President Barack Obama’s request that Congress eliminate the disparity between sentences for crack cocaine and powder cocaine offenses would abolish a clearly discriminatory law. In general, the Obama administration seems to be taking a more fact-based and less ideological approach to drug enforcement, a welcome change from decades of elected officials upping the ante on sentencing to prove who’s the toughest on crime at election time.

President Barack Obama’s request that Congress eliminate the disparity between sentences for crack cocaine and powder cocaine offenses would abolish a clearly discriminatory law.


In general, the Obama administration seems to be taking a more fact-based and less ideological approach to drug enforcement, a welcome change from decades of elected officials upping the ante on sentencing to prove who’s the toughest on crime at election time.


The result of that has been 500,000 people imprisoned in the United States for drug crimes, more than all of more-populated Western Europe combined for all other crimes, according to the Drug Policy Alliance Network, a critic of U.S. policy.


A rethinking of the war on drugs (a term rejected last week by Obama’s drug czar) has been slowly occurring since the late 1990s, as many have questioned its efficacy at reducing drug use and the human cost of sending so many to prison.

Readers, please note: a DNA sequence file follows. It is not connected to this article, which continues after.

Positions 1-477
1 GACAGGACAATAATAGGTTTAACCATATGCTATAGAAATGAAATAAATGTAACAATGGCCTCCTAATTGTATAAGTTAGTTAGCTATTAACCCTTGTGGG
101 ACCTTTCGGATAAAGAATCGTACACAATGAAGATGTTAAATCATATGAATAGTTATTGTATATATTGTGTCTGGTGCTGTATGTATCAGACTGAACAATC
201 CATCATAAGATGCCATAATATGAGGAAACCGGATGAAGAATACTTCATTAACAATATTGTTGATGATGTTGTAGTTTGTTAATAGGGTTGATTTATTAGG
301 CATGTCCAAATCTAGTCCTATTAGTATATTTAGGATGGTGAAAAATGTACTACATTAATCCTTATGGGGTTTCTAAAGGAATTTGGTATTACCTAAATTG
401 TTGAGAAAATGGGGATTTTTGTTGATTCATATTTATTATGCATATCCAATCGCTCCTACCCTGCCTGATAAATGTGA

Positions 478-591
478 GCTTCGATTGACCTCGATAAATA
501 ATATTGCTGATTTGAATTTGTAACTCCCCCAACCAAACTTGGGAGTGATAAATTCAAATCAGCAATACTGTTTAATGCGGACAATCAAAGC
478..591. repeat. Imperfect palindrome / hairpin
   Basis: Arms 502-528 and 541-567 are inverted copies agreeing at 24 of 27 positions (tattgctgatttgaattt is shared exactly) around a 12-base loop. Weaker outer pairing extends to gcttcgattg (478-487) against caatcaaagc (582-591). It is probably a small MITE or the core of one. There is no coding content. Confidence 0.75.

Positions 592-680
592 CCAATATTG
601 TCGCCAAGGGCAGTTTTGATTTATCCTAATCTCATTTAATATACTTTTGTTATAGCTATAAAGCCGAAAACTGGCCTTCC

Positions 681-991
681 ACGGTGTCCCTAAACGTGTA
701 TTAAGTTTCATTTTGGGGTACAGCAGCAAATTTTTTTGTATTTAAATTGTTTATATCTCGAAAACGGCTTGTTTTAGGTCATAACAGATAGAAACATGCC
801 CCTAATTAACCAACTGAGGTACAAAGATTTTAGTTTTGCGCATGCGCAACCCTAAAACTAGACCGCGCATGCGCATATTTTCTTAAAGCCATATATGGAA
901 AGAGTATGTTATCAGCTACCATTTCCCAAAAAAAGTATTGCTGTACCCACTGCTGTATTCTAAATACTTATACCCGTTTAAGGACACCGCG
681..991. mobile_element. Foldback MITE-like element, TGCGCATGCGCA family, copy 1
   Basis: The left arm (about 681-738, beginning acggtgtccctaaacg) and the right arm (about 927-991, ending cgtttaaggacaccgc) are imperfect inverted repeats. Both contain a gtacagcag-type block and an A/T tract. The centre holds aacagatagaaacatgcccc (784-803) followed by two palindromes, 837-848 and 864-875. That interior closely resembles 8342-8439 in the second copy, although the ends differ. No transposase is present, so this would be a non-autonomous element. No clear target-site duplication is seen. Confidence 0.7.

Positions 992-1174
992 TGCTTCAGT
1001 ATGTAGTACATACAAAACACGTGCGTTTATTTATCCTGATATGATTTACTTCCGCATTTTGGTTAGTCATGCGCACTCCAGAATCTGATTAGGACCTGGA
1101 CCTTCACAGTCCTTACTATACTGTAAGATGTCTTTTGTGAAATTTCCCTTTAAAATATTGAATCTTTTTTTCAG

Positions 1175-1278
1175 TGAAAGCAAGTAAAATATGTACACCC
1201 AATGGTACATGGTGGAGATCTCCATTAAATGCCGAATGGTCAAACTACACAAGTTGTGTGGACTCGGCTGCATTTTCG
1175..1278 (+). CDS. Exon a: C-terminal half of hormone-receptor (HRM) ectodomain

A change in U.S. sentencing law for crack and powder cocaine is critical because of the racial disparity in sentencing. Many view the current law as unfair and racist. It is. Consider:


* In 2006, 82 percent of those convicted of federal crack cocaine crimes were black.


* The same year, 58 percent of those convicted of power cocaine crimes were Hispanic, 27 percent were black and 14 percent were white.


* A person caught with 5,000 grams of powder cocaine will get 10 years in prison. The same sentence is triggered for those with only 50 grams of crack.


Congress set the penalties this way because it believed there was a link between violence and crack, a link disputed by U.S. District Judge Reggie Walton and U.S. Sen. Dick Durbin, D-Ill., at a recent congressional hearing on the subject. Durbin voted for the laws creating the disparity.


“We were mistaken,” Walton said. “There’s no greater violence in cases before me.”


“Each of the myths upon which we based the disparity has since been dispelled or altered,” Durbin said. “Crack-related violence has decreased significantly since the 1980s, and today 94 percent of crack cocaine cases don’t involve violence at all.”


Eliminating disproportionate sentences will no doubt be a tough vote for Congress, with members who do so subjecting themselves to the tired old charge that they are soft on crime. But it’s time for some political courage.


The nation’s drug policy should weigh fairness, health, treatment and the cost of incarceration with the need for punishment. Obama’s policies are moving the nation in that direction.


State Journal-Register